The review process (and the number of admission officials involved) varies–sometimes significantly–from school to school and sometimes even from candidate to candidate. (For instance, applications from legacy candidates, minority candidates, recruited athletes, etc. may have their files read by extra staff members.) But, yes, there is always some sort of “checks and balances” system in place. Even so, it can be a very subjective process, which means that a big dose of luck is involved. When I worked in a college admission office, it wasn’t rare for me to write “Great essay!” on an application folder, only to learn that a colleague had hated the same essay that I loved. So, if you’re born under the right star, the folks who read your essay will be all the ones who praise it. So that’s where the “luck” part comes in.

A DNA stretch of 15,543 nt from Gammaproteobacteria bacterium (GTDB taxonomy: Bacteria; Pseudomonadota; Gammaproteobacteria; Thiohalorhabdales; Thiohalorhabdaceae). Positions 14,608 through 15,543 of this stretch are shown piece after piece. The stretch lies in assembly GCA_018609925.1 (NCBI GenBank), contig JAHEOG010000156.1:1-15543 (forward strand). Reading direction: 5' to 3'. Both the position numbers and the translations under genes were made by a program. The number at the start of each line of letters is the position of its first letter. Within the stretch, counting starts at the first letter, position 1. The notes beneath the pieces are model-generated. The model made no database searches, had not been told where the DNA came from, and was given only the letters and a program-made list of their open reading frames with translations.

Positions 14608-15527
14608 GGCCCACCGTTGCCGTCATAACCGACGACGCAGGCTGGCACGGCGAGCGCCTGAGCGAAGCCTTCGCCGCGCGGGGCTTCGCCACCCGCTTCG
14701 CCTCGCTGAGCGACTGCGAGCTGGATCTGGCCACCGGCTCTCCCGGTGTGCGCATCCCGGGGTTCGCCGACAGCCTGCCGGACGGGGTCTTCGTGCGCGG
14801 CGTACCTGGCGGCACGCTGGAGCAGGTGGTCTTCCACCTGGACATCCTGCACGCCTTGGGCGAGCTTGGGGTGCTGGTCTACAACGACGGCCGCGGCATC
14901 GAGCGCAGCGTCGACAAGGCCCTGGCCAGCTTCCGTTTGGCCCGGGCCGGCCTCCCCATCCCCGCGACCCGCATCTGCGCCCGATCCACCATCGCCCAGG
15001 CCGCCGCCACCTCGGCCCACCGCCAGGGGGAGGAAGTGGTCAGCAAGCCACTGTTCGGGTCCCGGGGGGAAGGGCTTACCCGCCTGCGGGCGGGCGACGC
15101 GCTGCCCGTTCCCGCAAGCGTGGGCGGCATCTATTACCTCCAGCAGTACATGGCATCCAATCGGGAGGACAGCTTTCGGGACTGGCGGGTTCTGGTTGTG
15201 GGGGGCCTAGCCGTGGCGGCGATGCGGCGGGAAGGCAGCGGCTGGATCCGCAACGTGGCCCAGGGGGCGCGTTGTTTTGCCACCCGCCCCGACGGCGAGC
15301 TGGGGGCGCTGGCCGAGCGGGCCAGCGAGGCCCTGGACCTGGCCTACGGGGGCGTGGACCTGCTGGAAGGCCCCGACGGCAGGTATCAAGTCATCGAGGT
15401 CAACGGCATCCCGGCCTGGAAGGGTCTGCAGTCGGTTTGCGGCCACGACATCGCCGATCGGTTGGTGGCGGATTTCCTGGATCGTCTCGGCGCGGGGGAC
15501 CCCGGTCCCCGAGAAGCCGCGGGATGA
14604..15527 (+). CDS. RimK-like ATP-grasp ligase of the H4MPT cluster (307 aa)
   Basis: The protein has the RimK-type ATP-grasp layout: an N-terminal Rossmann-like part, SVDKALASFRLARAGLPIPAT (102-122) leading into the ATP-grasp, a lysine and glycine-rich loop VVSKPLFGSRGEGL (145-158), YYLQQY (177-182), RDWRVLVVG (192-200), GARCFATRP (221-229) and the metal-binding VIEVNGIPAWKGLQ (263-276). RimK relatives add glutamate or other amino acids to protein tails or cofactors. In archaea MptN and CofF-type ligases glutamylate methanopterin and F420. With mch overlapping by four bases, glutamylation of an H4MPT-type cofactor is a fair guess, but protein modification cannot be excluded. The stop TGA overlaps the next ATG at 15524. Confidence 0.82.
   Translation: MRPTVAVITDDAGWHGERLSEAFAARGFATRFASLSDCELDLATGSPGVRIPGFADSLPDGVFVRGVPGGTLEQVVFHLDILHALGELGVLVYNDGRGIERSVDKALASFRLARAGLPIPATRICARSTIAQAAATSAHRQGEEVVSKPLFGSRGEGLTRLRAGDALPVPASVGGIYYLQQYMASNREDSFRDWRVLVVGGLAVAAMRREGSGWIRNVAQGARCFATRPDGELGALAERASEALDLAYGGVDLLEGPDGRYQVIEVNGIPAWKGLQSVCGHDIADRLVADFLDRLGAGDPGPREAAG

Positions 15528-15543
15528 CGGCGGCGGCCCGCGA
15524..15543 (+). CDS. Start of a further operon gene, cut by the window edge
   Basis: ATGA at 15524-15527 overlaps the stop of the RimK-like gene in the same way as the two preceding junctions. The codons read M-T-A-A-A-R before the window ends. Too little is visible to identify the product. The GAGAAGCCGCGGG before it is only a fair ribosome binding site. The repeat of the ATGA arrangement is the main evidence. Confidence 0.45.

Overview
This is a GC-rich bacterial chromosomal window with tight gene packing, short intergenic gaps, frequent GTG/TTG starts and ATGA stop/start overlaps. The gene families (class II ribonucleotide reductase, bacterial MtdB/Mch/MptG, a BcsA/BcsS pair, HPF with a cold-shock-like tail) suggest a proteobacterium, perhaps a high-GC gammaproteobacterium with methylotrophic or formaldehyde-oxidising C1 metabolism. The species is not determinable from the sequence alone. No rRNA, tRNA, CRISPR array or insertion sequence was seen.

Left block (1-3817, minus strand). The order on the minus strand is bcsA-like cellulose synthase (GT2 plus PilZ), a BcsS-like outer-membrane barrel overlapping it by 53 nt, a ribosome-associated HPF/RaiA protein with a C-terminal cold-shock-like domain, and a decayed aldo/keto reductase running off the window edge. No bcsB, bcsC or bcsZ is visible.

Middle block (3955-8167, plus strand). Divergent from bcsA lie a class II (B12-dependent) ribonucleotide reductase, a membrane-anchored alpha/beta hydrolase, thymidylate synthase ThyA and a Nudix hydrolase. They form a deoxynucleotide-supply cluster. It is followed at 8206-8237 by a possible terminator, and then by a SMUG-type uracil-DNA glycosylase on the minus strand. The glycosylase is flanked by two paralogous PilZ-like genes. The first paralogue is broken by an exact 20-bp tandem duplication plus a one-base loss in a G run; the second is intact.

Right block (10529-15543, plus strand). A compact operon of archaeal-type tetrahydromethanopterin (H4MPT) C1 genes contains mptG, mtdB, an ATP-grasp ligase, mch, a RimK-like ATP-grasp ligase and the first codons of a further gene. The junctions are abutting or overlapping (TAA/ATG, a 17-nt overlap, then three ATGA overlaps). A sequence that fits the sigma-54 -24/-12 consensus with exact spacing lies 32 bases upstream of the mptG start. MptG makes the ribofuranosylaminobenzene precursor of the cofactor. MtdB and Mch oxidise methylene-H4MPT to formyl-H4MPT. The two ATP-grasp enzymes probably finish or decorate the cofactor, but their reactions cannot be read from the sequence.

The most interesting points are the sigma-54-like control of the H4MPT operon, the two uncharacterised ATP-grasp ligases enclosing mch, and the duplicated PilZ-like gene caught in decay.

Check out The Gatekeepers: Inside the Admissions Process of a Premier College by Jacques Steinberg and A Is for Admission: The Insider’s Guide to Getting into the Ivy League and Other Top Colleges by Michele Hernandez for a behind-the-scenes peek at how two “elite” schools (Wesleyan and Dartmouth) choose their classes.